8 1860: The Civil War and The Rise of The Republicans Out of the crisis over slavery evolved the second Republican party, the first being the National Republican Party that existed for barely a decade in the 1820s. Second Republican party nicknamed “Grand Old Party”. Abraham Lincoln was elected in 1860 with the support not only of financiers, industrialists, and merchants but also of many workers and farmers. For 50 years after 1860, the Republican coalition won every presidential race except for Grover Cleveland’s victories in 1884 and The Democratic party survived with its durable white male base in the South.

9 1896: A Party In Transition Economic changed led to changes in the Republican party in the late 1800s. The crisis of industrialization squarely placed an agrarian-fundamentalist view of life against an industrial-progress view. The two parties also differed over whether U.S. currency should be tied to a silver or gold standard, with Republicans favoring gold and Democrats silver. William Jennings Bryan, the Democratic candidate for president in 1896, lost the race to William McKinley. The 1896 realignment differs from the others, however, in that the party in power did not change hands. In that sense it was a converting realignment because it reinforced the Republican majority status that had been in place since The Progressive Era, the first two decades of the twentieth century, was a period of political reform led by the Progressive wing of the Republican Party. With the ratification of the 17 th Amendment to the Constitution in 1913, U.S. senators came to be popularly elected. Women obtained the right to vote when the 19 th amendment was ratified in The electorate changed. Democrats were unable to build a durable winning coalition during this time and remained the minority party until the early 1930s, when the Great Depression overwhelmed the Hoover administration.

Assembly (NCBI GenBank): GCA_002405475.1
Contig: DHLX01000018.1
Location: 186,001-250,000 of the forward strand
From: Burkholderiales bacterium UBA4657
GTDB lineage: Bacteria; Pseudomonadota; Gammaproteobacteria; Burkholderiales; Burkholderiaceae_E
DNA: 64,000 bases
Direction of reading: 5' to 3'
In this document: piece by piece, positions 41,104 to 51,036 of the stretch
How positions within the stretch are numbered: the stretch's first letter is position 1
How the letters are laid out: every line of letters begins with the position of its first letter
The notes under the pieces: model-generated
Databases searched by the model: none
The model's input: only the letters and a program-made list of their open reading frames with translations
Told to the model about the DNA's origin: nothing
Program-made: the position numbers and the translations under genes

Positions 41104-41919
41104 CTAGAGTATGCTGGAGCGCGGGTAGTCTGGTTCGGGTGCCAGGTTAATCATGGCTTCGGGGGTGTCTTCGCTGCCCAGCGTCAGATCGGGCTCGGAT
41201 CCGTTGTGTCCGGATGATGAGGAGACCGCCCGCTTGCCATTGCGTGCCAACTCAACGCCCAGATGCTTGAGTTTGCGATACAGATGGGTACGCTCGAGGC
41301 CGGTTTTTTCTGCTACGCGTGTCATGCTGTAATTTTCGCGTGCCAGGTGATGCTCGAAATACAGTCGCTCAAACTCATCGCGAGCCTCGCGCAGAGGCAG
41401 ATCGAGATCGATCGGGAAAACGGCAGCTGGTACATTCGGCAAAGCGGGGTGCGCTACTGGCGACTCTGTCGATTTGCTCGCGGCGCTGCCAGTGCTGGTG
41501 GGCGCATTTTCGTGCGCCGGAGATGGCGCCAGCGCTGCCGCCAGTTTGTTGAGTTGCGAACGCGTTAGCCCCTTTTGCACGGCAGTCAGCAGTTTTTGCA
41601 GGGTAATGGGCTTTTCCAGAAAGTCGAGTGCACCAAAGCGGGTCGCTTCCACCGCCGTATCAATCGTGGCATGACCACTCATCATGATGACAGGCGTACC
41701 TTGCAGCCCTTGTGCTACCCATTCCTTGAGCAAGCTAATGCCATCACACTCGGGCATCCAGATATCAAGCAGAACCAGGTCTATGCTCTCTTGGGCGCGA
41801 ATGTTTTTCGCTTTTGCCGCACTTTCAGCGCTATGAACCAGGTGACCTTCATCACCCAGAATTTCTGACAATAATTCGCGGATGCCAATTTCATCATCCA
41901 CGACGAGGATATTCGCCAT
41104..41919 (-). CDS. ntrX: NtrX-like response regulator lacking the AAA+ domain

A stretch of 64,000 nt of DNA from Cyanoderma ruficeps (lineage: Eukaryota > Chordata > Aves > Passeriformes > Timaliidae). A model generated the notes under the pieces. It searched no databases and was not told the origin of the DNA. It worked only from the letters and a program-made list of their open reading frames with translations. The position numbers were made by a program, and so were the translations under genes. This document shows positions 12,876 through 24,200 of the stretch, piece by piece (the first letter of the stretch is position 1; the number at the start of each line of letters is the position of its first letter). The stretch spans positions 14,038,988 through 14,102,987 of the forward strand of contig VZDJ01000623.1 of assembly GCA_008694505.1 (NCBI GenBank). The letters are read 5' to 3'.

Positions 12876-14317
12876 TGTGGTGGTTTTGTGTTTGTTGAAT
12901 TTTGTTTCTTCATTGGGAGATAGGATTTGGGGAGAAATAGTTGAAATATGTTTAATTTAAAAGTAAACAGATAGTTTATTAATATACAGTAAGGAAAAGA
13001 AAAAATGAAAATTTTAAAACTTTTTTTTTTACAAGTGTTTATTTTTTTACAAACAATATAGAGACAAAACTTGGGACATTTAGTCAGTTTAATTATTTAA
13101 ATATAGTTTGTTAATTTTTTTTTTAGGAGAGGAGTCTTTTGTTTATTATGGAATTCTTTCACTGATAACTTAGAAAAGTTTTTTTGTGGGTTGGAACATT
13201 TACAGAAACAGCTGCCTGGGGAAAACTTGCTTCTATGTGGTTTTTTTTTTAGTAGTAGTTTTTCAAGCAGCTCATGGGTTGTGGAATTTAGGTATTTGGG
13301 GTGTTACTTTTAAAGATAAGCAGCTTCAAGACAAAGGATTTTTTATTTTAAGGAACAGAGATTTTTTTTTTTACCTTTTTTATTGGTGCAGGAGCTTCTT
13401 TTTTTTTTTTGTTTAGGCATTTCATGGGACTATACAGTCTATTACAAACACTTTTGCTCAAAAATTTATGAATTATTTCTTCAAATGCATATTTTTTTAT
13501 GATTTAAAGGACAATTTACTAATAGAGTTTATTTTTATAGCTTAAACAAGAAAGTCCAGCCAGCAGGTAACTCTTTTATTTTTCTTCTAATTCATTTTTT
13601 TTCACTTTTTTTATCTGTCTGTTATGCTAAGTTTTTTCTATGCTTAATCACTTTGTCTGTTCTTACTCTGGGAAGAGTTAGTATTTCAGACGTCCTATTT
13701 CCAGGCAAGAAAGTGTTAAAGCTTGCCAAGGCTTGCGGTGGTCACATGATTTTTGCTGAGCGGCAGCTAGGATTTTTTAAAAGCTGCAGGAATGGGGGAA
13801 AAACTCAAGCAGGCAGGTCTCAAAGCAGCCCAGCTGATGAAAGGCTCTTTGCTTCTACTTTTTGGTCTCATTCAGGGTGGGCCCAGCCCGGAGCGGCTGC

10 1932: Franklin Roosevelt And The New Deal Alignment Turning point in American Politics Herbert Hoover and the Republican majority in Congress had responded to the Depression Stated that problems with the economy were largely self-correcting and that their long-standing policy of following laissez-faire economics, a hands-off approach in which the government did not attempt to interfere in the economy was appropriate. Franklin D. Roosevelt and the Democrats were swept into office in 1932 by a tide of anti-Hoover and anti-Republican sentiment. Promised that his response to the Depression would be a “New Deal for America.” Rejected laissez-faire economics and instead relied on Keynesian economics, which asserted that government could influence the direction of the economy through fiscal and monetary policy.

11 1932-Today After a century of sporadic government action, the New Dealers fundamentally altered the relationship between government and society by providing government jobs for the unemployed and by using government expenditures to stimulate economic growth. Central issue on which the Republicans and Democrats disagreed in the New Deal period was the role government should play in the economy. Roosevelt Democrats argued that the government had to act to pull the country out of the Depression, but Republicans objected to enlarging the scope of government and intruding it into the economy. During World War II, both parties embraced a bipartisan foreign policy.